Instead of posting papers separately, I’ve decided to transition to a weekly reading list format.  I’ll update this post over the course of the week, but here’s the initial list:

I received an email from Quantitative Finance informing me that my paper with A. Duran,
A Profitable Trading and Risk Management Strategy Despite Transaction Cost, will be freely available online in a “virtual issue” of the journal on risk. This issue is designed to coincide with the RiskMinds 2010 conference currently taking place. Please access the published version of my paper from InformaWorld here or the entire Risk issue here through the end of the month.

Abstract: We introduce a multivariate GARCH-Copula model to describe joint dynamics of overnight and daytime returns for multiple assets. The conditional mean and variance of individual overnight and daytime returns depend on their previous realizations through a variant of GARCH specification, and two Student’s t copulas describe joint distributions of both returns respectively. We employ both constant and time-varying correlation matrices for the copulas and with the time-varying case the dependence structure of both returns depends on their previous dependence structures through a DCC specification. We estimate the model by a two-step procedure, where marginal distributions are estimated in the first step and copulas in the second. We apply our model to overnight and daytime returns of SPDR ETFs of nine major sectors and briefly illustrate its use in risk management and asset allocation. Our empirical results show higher mean, lower variance, fatter tails and lower correlations for overnight returns than daytime returns. Daytime returns are significantly negatively correlated with previous overnight returns. Moreover, daytime returns depend on previous overnight returns in both conditional variance and correlation matrix (through a DCC specification). Most of our empirical findings are consistent with the asymmetric information argument in the market microstructure literature. With respect to econometric modelling, our results show a DCC specification for correlation matrices of t copulas significantly improves the fit of data and enables the model to account for time-varying dependence structure.

L. Kang, S. Babbs. Modelling Overnight and Daytime Returns Using a Multivariate Garch-Copula Model

Here’s one of those papers that you’d always meant to write.  In this case, I think I even suggested it on the blog once – if you have to use some parametric VaR/ES method, why not replace the 2-moment normal characterization of return with its generalization, the 4-moment Johnson characterization?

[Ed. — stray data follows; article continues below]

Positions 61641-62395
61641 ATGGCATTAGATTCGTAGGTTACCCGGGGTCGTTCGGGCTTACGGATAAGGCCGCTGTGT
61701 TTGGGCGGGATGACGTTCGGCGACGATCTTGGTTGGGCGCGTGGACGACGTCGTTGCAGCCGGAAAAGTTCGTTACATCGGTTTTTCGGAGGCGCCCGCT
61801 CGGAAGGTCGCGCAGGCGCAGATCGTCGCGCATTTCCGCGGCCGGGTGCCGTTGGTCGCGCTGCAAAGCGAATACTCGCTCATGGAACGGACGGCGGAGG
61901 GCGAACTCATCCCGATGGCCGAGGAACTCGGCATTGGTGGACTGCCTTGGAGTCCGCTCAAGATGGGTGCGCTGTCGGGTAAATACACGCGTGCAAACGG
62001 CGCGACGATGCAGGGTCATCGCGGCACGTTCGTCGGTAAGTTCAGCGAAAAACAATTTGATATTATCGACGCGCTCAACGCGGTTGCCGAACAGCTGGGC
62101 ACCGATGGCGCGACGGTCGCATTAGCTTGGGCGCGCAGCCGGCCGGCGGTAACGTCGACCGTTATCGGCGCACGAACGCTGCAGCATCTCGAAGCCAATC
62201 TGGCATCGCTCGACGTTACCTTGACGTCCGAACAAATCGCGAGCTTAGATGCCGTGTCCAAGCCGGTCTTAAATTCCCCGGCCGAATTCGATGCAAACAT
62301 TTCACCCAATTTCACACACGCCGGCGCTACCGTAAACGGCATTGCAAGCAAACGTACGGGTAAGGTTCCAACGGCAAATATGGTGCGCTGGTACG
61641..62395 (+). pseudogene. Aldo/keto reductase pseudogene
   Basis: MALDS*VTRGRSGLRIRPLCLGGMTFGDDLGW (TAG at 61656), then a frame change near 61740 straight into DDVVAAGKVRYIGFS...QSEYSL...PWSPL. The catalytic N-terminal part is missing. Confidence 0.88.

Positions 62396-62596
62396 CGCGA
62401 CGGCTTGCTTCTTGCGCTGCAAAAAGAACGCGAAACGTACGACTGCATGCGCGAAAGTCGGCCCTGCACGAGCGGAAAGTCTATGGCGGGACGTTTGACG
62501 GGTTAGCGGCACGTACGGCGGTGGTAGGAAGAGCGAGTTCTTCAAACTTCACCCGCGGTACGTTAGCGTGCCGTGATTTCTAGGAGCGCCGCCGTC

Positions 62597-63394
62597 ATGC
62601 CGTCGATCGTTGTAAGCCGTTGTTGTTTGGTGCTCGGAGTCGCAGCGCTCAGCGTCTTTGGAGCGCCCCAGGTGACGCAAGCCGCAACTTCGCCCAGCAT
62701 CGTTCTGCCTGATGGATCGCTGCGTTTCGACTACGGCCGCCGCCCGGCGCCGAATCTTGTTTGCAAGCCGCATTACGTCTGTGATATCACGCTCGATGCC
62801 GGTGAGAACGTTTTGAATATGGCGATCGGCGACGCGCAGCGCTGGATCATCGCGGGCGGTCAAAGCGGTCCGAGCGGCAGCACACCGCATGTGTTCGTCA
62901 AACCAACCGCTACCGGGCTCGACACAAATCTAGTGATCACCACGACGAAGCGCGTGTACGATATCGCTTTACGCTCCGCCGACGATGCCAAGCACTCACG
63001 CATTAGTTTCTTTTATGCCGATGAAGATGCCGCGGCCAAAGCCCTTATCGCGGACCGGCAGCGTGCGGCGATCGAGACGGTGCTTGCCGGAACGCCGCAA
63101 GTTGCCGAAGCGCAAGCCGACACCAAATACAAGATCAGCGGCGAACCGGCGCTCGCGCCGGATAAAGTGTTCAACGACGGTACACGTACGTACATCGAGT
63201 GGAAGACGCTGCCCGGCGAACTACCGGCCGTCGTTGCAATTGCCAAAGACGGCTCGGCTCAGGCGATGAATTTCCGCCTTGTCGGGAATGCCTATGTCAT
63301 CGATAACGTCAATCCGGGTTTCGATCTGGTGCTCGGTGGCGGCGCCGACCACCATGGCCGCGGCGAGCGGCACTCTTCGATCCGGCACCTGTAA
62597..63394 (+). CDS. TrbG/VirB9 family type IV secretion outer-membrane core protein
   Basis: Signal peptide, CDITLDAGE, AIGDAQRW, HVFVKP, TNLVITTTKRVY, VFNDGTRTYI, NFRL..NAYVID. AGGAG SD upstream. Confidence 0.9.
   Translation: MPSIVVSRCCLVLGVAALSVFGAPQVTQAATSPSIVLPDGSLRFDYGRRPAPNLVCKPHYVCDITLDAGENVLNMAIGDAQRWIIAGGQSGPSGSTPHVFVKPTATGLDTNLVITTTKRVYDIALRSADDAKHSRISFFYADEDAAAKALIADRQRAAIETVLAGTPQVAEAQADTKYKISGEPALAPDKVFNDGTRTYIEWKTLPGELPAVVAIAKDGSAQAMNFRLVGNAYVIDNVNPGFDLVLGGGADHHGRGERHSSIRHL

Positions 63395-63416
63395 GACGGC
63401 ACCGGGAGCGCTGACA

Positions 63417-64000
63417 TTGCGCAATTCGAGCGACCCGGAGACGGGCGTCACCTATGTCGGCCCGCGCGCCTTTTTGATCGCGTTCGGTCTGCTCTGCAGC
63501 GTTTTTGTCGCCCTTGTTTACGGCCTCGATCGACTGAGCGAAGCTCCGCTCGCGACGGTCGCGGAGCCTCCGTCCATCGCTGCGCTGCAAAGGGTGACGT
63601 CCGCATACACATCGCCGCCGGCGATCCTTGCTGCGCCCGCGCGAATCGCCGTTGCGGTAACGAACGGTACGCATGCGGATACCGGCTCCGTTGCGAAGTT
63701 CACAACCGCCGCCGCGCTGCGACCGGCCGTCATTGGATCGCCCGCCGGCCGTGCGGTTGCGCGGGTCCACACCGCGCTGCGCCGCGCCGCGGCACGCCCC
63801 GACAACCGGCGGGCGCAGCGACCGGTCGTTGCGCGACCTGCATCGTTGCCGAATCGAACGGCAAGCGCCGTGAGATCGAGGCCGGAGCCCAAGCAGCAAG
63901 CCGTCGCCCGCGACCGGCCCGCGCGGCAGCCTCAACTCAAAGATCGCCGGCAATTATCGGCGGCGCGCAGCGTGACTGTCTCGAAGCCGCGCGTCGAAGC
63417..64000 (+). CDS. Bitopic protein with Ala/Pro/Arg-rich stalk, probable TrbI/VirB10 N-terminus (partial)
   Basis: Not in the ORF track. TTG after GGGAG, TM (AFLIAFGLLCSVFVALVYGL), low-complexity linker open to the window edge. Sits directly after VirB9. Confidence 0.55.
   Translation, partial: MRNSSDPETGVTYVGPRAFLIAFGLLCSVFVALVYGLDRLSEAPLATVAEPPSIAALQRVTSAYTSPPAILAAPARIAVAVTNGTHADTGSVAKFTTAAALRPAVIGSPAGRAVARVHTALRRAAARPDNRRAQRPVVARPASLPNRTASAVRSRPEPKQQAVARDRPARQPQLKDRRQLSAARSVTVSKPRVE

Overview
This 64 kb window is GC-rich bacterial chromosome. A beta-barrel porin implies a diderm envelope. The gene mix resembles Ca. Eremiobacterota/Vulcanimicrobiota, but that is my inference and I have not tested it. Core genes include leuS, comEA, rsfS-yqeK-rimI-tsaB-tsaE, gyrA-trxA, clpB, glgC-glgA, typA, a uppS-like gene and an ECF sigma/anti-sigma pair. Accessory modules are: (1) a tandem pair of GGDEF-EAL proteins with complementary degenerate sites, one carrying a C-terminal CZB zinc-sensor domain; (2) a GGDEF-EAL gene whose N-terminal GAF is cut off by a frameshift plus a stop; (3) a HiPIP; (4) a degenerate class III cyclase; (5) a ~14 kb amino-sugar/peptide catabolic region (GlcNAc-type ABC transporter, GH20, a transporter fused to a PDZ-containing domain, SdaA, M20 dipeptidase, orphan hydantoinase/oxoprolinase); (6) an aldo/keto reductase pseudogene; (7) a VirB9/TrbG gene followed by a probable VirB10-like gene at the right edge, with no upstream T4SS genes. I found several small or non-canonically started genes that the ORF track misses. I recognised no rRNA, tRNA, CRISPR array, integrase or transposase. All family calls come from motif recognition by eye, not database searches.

Abstract: The Cornish-Fisher and Gram-Charlier expansions are tools often used to compute value at risk (VaR) in the context of skewed and leptokurtic return distributions. These approximations use the fi rst four moments of the unknown target distribution to compute approximate quantile and distribution functions. A drawback of these approaches is the limited set of skewness and kurtosis pairs for which valid approximations are possible. We examine an alternative to these approaches with the use of the Johnson (1949) system of distributions which also uses the first four moments as main inputs but is capable of accommodating all possible skewness and kurtosis pairs. Formulas for the expected shortfall are derived. The performance of the Cornish-Fisher, Gram-Charlier and Johnson approaches for computing value at risk and expected shortfall are compared and documented. The results reveal that the Johnson approach yields smaller approximation errors than the Cornish-Fisher and Gram-Charlier approaches when used with exact or estimated moments.

J.-G. Simonato. The performance of Johnson distributions for computing value at risk and expected shortfall.

Readers might be interested in an article that A. Duran and I have published  in Quantitative Finance this year entitled A Profitable Trading and Risk Management Strategy Despite Transaction Cost.  In the article, a number of the tools I’ve presented on the blog here have been used in the development of strategy which outperforms the S&P500 in rigorous out-of-sample testing.   We’ve made sure to check the robustness of the results, and have performed Monte Carlo simulations while varying the sets of stocks and time periods used in the calculation.   Here’s the abstract and a sample figure:

We present a new profitable trading and risk management strategy with transaction cost for an adaptive equally weighted portfolio. Moreover, we implement a rule-based expert system for the daily financial decision making process by using the power of spectral analysis. We use several key components such as principal component analysis, partitioning, memory in stock markets, percentile for relative standing, the first four normalized central moments, learning algorithm, switching among several investments positions consisting of short stock market, long stock market and money market with real risk-free rates. We find that it is possible to beat the proxy for equity market without short selling for S&P 500-listed 168 stocks during the 1998-2008 period and Russell 2000-listed 213 stocks during the 1995-2007 period. Our Monte Carlo simulation over both the various set of stocks and the interval of time confirms our findings.

You can download the paper either from SSRN or Quantitative Finance.